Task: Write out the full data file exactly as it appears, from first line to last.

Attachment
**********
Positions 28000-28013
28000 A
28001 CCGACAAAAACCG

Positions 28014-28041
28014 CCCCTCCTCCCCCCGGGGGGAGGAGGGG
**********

Positions 28000-28013
28000 A
28001 CCGACAAAAACCG

Positions 28014-28041
28014 CCCCTCCTCCCCCCGGGGGGAGGAGGGG